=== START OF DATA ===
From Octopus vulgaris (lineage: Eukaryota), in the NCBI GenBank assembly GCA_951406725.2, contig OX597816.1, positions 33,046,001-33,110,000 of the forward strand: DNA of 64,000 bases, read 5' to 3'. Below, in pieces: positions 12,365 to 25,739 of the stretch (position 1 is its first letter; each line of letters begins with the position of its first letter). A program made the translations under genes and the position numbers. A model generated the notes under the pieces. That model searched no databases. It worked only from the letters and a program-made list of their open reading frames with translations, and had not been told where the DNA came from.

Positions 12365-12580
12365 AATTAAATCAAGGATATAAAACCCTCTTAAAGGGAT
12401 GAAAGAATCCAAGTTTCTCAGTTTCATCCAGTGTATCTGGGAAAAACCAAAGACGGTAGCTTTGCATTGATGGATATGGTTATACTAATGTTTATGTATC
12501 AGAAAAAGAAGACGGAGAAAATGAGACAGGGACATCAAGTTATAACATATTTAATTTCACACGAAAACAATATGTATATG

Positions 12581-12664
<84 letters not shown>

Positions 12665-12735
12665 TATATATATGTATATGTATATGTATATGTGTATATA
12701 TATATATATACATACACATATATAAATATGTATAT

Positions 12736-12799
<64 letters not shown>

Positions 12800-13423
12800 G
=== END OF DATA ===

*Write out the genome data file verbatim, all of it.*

From Octopus vulgaris (lineage: Eukaryota), in the NCBI GenBank assembly GCA_951406725.2, contig OX597816.1, positions 33,046,001-33,110,000 of the forward strand: DNA of 64,000 bases, read 5' to 3'. Below, in pieces: positions 12,365 to 25,739 of the stretch (position 1 is its first letter; each line of letters begins with the position of its first letter). A program made the translations under genes and the position numbers. A model generated the notes under the pieces. That model searched no databases. It worked only from the letters and a program-made list of their open reading frames with translations, and had not been told where the DNA came from.

Positions 12365-12580
12365 AATTAAATCAAGGATATAAAACCCTCTTAAAGGGAT
12401 GAAAGAATCCAAGTTTCTCAGTTTCATCCAGTGTATCTGGGAAAAACCAAAGACGGTAGCTTTGCATTGATGGATATGGTTATACTAATGTTTATGTATC
12501 AGAAAAAGAAGACGGAGAAAATGAGACAGGGACATCAAGTTATAACATATTTAATTTCACACGAAAACAATATGTATATG

Positions 12581-12664
<84 letters not shown>

Positions 12665-12735
12665 TATATATATGTATATGTATATGTATATGTGTATATA
12701 TATATATATACATACACATATATAAATATGTATAT

Positions 12736-12799
<64 letters not shown>

Positions 12800-13423
12800 G